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I have been investigating about axion coupling to EM field, and I have found that it is usually described through the interaction Lagrangian:

$$ \mathcal{L} = \frac{1}{4 M } a \tilde{F}_{\mu \nu} F^{\mu \nu}.$$

What confuses me is the fact that the dimensionality of the product of the fields is [E$^5$]. I have learnt that having a dimensionality greater than [E$^{4}$] causes unitarity issues (although I might be biased by what I learnt from Fermi theory). Is this not the case for axion-photon interaction?

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What having operators with mass dimension greater than four causes is renormalizability problems. A theory with something like the axion-photon coupling in the question is not renormalizable, but it can be interpreted as an effective quantum field theory—which means that we impose a cutoff for loop corrections. In a theory without gauge symmetry, this would mean cutting off all loop integrals at some momentum $\Lambda\sim M$, while in a gauge theory like axion QED, the cutoff has to be implemented in a gauge-invariant way, which is a little more subtle but still doable. All quantum corrections are then calculated using finite loop integrals, and so long as all physical momenta are small compared with $M$, the theory gives orderly predictions.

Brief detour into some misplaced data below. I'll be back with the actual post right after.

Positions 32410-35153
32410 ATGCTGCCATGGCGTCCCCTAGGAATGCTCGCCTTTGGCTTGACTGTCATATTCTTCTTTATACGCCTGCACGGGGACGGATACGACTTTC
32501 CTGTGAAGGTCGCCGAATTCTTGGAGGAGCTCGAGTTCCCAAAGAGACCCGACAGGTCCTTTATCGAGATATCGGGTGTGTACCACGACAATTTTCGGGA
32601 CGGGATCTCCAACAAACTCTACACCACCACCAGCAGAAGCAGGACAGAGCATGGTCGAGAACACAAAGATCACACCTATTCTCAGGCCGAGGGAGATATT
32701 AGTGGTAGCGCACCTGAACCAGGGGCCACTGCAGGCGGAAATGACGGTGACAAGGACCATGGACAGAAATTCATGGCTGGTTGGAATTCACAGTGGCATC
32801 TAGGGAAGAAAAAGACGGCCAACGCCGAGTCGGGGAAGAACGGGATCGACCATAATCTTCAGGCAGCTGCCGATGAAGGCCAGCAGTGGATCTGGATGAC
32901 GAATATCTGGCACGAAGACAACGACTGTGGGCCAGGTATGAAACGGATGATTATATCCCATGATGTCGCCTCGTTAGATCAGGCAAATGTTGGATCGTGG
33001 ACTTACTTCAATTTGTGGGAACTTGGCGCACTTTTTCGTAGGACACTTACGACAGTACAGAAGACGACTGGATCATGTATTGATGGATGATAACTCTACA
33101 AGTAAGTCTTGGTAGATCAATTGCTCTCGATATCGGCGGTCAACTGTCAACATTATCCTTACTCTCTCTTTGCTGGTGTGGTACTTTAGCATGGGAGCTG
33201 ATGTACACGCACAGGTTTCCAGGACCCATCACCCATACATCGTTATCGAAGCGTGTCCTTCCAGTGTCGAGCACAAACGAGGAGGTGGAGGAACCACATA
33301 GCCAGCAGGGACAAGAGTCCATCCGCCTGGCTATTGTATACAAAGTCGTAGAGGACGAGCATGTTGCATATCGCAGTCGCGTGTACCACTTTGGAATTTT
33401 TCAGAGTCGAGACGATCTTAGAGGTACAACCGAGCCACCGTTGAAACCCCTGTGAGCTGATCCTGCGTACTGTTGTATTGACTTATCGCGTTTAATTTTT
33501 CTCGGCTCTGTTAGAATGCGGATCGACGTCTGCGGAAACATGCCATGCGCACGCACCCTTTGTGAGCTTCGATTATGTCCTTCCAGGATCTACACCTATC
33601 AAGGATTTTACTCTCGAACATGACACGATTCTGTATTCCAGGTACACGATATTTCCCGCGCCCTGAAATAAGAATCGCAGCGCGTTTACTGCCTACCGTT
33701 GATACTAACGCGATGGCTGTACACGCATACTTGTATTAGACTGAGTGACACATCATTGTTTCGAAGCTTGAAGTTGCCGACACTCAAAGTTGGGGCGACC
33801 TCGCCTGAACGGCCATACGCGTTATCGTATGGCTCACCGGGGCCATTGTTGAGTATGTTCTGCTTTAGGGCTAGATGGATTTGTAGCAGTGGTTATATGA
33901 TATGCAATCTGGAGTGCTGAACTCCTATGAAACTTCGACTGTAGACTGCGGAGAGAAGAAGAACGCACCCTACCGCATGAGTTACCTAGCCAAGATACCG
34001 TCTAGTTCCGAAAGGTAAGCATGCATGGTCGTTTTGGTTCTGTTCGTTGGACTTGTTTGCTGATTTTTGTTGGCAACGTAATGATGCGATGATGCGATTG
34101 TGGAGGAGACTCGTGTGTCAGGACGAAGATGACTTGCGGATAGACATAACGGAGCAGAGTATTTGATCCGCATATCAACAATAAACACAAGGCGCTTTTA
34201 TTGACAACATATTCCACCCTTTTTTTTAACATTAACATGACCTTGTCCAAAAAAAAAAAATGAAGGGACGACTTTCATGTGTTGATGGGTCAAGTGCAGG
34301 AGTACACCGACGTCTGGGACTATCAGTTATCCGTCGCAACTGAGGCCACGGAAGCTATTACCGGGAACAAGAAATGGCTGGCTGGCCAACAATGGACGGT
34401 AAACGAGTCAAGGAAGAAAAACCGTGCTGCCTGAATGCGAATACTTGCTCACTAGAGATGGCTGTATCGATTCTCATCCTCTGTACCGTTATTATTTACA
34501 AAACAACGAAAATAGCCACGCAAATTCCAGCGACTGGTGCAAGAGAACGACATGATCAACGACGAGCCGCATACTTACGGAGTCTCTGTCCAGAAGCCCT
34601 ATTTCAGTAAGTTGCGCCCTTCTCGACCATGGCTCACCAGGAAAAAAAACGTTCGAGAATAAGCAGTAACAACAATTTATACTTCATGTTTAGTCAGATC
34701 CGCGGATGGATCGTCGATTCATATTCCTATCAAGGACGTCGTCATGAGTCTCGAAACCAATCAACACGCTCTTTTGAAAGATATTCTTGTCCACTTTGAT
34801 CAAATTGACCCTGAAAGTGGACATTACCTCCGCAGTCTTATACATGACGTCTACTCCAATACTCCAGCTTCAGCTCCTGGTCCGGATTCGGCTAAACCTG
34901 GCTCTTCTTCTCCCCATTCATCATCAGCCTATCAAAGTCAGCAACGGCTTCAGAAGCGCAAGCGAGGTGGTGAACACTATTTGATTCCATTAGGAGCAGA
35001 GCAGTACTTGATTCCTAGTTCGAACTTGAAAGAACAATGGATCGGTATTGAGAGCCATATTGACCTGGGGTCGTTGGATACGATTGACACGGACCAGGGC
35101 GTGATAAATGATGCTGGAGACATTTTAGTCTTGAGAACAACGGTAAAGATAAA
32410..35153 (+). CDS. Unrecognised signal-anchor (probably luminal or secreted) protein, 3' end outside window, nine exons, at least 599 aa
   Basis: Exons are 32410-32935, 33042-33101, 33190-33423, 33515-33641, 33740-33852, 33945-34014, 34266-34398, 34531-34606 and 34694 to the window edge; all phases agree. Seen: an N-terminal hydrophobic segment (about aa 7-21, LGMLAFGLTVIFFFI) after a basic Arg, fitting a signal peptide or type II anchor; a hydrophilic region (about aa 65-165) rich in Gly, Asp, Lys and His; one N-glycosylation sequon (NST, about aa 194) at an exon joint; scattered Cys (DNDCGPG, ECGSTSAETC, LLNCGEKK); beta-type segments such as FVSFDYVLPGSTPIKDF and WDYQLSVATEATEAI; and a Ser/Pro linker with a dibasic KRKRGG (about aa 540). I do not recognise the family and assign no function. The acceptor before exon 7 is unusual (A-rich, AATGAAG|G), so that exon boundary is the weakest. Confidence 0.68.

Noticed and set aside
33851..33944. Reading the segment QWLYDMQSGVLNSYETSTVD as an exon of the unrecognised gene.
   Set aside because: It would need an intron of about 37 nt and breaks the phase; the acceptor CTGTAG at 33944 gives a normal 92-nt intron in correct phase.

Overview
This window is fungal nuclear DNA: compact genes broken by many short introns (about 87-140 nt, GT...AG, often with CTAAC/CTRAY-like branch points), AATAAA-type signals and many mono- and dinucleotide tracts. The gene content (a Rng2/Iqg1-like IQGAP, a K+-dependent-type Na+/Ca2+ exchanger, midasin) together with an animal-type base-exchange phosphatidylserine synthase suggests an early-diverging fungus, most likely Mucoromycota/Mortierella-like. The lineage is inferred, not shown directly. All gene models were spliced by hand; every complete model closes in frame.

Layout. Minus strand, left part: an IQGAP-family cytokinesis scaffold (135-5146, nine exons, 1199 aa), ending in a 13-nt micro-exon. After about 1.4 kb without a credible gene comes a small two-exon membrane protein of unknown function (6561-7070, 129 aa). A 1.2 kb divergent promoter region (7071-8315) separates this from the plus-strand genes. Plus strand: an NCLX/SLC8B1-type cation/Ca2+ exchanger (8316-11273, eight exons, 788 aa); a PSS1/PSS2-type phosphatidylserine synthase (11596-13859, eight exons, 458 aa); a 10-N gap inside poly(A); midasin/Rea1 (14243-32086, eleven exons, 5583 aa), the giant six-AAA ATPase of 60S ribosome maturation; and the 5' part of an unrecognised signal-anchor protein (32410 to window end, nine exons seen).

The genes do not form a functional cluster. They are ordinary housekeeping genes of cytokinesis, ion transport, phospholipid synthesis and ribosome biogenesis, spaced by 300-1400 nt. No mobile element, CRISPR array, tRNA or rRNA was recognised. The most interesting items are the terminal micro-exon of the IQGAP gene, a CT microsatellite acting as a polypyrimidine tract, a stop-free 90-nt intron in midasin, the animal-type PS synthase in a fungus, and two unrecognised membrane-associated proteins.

This has become the standard approach in quantum theory in the past few decades, and it has applications everywhere, including in the standard model itself. The Majorana mass for light neutrinos that is kept small via the seesaw mechanism appears as a dimension-five operator, suppressed by a large $M$.

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